‘…women are actively re-establishing social networks and reclaiming agency through a phenomenon referred to as re-creating the commons.’

These ventures are viable income-generating activities for women, offering economic empowerment. Despite cultural taboos associated with chicken consumption, women leverage these ventures to supply local and high-end restaurants, tapping into tourism-driven markets.

Women’s land ownership through collective action

In Kenya, women own a mere 7% of the land, despite its centrality in rural livelihoods, especially as climate variability affects the quality and quantity of natural resources. Despite the country’s constitution recognizing women’s land inheritance rights, sociocultural constraints persist (Nzioki, 2022). To circumvent these constraints, my research revealed how women utilize self-help groups as a collective action platform. For instance, a group of eight middle-class women saved diligently for a year to acquire a 2-acre parcel near an urban centre, strategically avoiding scrutiny from cultural gatekeepers who may have questioned their land ownership as women. Their choice of location for land acquisition reflects women’s strategic decision-making informed by cultural contexts. By pooling finances and jointly purchasing land, women challenge gender biases and exercise agency in securing property rights.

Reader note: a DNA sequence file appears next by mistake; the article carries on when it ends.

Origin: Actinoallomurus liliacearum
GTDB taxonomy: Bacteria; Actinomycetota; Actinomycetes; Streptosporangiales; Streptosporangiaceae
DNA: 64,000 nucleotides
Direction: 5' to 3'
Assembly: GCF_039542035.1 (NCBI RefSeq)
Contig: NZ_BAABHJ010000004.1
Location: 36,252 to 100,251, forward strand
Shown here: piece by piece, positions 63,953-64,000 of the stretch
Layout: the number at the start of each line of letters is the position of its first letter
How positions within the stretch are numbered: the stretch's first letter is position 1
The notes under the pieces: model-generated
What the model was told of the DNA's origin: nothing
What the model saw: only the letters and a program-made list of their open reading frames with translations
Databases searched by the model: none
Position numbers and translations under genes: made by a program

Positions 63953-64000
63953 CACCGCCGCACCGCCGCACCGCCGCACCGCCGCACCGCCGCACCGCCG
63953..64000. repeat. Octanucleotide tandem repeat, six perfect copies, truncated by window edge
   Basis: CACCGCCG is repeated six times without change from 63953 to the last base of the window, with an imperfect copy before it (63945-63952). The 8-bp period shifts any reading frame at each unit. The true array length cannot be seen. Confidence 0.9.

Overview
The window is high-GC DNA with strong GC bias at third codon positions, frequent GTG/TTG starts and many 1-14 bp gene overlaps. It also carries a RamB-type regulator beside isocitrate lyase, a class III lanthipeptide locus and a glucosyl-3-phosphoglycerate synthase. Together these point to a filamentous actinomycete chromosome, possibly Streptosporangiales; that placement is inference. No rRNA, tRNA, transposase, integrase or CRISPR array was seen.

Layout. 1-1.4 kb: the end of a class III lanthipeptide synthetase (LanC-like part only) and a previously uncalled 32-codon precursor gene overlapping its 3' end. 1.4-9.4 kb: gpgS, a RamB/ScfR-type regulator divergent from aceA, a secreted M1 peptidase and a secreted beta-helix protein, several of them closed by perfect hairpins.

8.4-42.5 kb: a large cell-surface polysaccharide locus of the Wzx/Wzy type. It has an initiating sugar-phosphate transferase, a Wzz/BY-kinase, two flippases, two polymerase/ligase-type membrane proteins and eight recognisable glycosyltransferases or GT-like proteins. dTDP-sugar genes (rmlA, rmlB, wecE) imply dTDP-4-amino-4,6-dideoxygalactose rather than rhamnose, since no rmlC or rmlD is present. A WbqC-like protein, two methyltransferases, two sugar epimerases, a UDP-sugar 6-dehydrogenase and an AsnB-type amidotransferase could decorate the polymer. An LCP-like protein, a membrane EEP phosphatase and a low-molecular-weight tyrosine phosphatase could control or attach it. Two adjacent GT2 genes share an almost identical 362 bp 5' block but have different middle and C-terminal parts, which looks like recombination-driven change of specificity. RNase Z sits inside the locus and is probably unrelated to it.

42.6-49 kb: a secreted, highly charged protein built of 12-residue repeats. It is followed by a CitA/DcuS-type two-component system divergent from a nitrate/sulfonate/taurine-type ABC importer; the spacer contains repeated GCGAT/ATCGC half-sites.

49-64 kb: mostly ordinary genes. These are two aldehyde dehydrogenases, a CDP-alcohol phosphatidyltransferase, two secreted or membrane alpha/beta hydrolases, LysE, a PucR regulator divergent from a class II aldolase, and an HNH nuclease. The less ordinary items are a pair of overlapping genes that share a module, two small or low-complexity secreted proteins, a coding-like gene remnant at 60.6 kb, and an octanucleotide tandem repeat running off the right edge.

‘…women use their agency … by turning to alternative ventures … which are not subject to traditional gender norms surrounding livestock ownership.’

The eight women leased the land to a group of three women running a girl’s boarding school. The importance of education as a response to climate variability is increasingly recognized in the community (Archambault, 2017). By recognizing that education improves livelihood prospects, women have shifted their focus towards supporting girls' education as an adaptation strategy. As such, women across ages and classes are adopting innovative ways of retaining girls in school. Climate variability, especially droughts, has been linked to increased school dropouts among girls due to heightened domestic responsibilities and early marriage (Archambault, 2017). By leasing out their land to establish a boarding school, not only did the women generate additional income but also demonstrated their commitment to fostering educational opportunities and mutual support among female community members.